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The speed of gravity?

  1. Apr 4, 2006 #1
    I'm just wondering what we know about the speed of gravity.

    a) Is the gravitational force determined by mass or a combination of mass and energy?

    b) As a planet orbits the sun, can we discern its position by detecting its gravitational force instantly and therefore see it slightly ahead of its reflected light? Or does the gravitational force information take time to get to us?

    c) If a star burns up at a great distance away, is the missing gravitational force detectable instantly? Or does it take time for the stellar event to reach us as does the light from that star?

    d) If we were able to create mass and then destroy mass in a repetitive manner, and if gravitational force effect is instantaneous, then can we broadcast information instantly to any other part of the universe? (Thus exceeding the speed of light)?

    The above questions are purely curiosities in my head. But is seems to me if g-force is instantaneous, then that is remarkable. And if g-force changes travel at some velocity then that is equally remarkable!

    Oh well! Any takers?
  2. jcsd
  3. Apr 4, 2006 #2


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    By the four-momentum and the momentum stress (energy is a component of four-momentum) If the particle is massive, its rest mass contributes to the energy, but even massless particles have momentum, and gravitate.

    According to General Relativity gravity travels at the same speed that light does, c.

    Since c is a finite speed, it takes time.

    No. You might produce gravity waves with this technique, but they too would travel at c.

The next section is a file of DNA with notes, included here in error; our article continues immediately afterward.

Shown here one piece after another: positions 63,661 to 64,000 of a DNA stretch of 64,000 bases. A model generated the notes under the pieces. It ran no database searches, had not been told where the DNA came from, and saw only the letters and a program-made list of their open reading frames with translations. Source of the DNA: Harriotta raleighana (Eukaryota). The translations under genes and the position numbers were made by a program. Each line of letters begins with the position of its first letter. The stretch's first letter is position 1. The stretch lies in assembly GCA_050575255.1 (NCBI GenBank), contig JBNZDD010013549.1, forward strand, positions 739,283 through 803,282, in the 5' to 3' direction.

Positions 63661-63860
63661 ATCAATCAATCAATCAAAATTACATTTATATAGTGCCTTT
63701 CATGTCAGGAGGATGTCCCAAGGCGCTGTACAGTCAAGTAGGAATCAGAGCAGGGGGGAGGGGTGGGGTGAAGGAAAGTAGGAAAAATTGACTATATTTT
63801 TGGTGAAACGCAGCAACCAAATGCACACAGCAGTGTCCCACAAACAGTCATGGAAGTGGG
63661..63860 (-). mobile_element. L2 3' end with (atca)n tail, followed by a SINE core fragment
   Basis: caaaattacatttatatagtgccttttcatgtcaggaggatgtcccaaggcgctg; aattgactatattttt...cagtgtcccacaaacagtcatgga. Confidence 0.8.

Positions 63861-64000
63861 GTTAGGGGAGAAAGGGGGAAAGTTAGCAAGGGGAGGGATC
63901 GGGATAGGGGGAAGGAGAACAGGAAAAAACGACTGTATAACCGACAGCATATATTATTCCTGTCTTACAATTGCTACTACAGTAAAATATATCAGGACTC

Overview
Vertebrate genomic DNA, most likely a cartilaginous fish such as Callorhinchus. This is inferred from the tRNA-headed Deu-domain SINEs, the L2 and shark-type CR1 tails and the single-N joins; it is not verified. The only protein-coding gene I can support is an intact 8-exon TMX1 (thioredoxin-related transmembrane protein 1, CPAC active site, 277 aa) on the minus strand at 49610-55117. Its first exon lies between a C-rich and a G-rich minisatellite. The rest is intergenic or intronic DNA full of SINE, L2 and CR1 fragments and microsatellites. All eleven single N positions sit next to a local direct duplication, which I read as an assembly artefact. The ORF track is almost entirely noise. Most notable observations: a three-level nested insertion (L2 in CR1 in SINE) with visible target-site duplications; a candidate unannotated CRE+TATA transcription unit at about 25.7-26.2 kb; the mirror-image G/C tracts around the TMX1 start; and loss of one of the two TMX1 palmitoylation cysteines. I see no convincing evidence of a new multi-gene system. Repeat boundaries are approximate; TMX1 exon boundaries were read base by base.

I quite agree!
  4. Apr 4, 2006 #3
    Thanks! ill check out general relativity again and see what i can find regarding my curiosity!
  5. Apr 5, 2006 #4


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    I'll quote a bit of the article to try and induce more people to read the original in its entirety.

    To put it more simply, when you measure the speed of light, you measure the speed of propagation of a wave. Applying the same definition, the speed of gravity is the speed of gravitational radiation, which is expected to be the same as the speed of light, but has not been measured (yet).

    Looking at the direction of the force from a "point mass" or a "point charge" leads people to misleading ideas about the "speed" of both electromagnetism and gravity - the direction of the force does not actually tell one anything about the speed.

    Asking what happens when a mass or charge "disappears" is also a dead end. When one does the math, one finds that charges don't disappear and neither do masses. This non-disappearance is built directly into the appropriate equations (Maxwell's equations for E&M, Einstein's field equations for gravity). Therefore one cannot solve these equations for what happens when mass/charge disappears, the equations assume that mass and charge cannot disappear.
    Last edited: Apr 5, 2006
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